A LOCAL artist pitched a colourful compromise to Terrace’s city council last night, asking the city to help find a designated graffiti wall that could preserve an artistic subculture while hopefully reducing vandalism in the city.
“I’m Matthew Christopher Daratha, a local artist trying to cut back on the chicken-scratch art around town here in Terrace B.C.,” he said, introducing himself to council Oct. 22.
Daratha, who’s legally spray-painted expressions can be found on fire hydrants throughout the downtown core, said a designated wall could create a way for graffiti art to be supervised and controlled while providing an outlet for artists who prefer spray painting outdoor surfaces as their creative medium.
“The artists would get the freedom to come and create any time of the day. The artists will not bother other businesses and tax paying citizens no longer have to worry about the cops trying to catch these artists at night,” he said. “A possible decrease in graffiti related crimes and increase in savings for local businesses.”
Daratha also volunteered himself as the ‘graf police’, meaning he would supervise the wall and ensure racial slurs or other offensive content would be removed post haste.
But during council’s questioning it was raised — are you sure this will work?
“I just want to know the difference between art and graffiti,” asked councillor Marylin Davies, an artist and former teacher. “How would you control one from the other?”
“I can’t stop the artists,” Daratha responded. “I’m just looking for someone else to place them.”
Councillor Brian Downie dug a bit deeper in differentiating graffiti and art.
“The rash of what we would call graffiti, but it’s really tagging, around town, is something that is vandalism,” he said. “It’s happening on top of signs … I don’t see that having a wall is going to change that.”
Downie expressed concern that a dedicated wall could be seen as a permissive gateway to more vandalism created by the city.
“I don’t really think that what you’re proposing here is going to give us a lasting benefit in the community?”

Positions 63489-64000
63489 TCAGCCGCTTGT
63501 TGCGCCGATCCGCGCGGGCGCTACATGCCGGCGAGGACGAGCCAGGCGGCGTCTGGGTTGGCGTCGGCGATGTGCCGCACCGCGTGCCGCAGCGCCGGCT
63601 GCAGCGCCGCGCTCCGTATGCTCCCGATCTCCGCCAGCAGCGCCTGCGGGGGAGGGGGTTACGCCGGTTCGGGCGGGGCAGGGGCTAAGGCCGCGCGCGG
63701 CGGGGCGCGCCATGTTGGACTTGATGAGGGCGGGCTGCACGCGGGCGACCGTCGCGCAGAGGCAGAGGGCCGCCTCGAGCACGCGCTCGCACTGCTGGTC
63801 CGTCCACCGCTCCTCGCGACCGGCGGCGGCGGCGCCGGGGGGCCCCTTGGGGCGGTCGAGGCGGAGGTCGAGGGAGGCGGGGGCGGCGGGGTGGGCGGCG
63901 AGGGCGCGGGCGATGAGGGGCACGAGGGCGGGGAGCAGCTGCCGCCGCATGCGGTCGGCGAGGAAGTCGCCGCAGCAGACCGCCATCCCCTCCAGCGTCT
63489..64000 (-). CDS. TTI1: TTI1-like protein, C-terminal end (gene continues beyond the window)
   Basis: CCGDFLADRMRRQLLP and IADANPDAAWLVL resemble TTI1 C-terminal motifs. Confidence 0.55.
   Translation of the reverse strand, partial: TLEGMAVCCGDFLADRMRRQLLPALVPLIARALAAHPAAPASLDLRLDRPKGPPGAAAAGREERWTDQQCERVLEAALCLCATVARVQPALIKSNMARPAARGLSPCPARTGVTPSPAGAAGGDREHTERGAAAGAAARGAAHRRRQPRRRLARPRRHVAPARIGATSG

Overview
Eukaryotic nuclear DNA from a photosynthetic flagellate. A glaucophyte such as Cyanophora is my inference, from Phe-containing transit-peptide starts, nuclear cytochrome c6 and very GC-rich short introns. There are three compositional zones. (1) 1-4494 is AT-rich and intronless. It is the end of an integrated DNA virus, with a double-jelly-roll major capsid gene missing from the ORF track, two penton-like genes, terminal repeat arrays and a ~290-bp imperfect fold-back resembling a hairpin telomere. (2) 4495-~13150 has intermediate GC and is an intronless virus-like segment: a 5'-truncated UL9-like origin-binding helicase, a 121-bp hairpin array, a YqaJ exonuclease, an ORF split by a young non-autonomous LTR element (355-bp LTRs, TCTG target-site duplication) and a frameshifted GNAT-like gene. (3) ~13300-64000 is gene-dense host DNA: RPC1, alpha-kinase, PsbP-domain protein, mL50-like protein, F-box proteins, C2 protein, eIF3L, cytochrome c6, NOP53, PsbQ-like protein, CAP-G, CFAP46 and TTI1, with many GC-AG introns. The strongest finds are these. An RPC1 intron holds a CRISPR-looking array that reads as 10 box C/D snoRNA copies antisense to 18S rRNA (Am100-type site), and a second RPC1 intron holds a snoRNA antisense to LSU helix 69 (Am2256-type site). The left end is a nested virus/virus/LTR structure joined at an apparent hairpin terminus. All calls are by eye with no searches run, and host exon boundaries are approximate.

In response, Daratha shone light upon an aspect of the graffiti subculture.
For those who want to paint and create art, it gives them a legal venue to paint in their style — with a graffiti war being when an artist white washes an existing artist’s work and paints over top with his or her distinct style, he said.
“What you’re seeing out there is maybe four artists at war out there with each other’s art,” said Daratha.
“There’s tag wars and there’s graffiti wars,” he said, adding that tagging is more like an artist (or vandal’s) distinct signature. “But that’s not art, its more like chicken scratch.”
Initially, councillor Bruce Bidgood suggested council look to city staff to determine if any walls would be appropriate for such a purpose.
But councillor James Cordeiro cautioned it needn’t go that far yet.
“I think before it gets to that point the administration needs to look … I think what was done at the [now-demolished] Co-op, while it may have had the best intentions proved to be just short of disastrous,” he said.
Prior to the demolition, it was designated a graffiti-friendly space where even mayor Dave Pernarowski showed up to display his art.
“Reviews are less than positive ,” said Cordeiro. ” I think a much more constructive project (would be) contacting local businesses to do murals.”
“People will tag (regardless) to get gratification,” he added.
“I’m inclined to support councillor Codeiro’s idea,” added Davies.
Councillor Lynne Christiansen said council should investigate what’s being done to reduce graffiti vandalism and move it toward graffiti art in other communities.
In the end, council chose not to endorse the graffiti wall idea right away but to instead look into other avenues of outdoor artistic expression.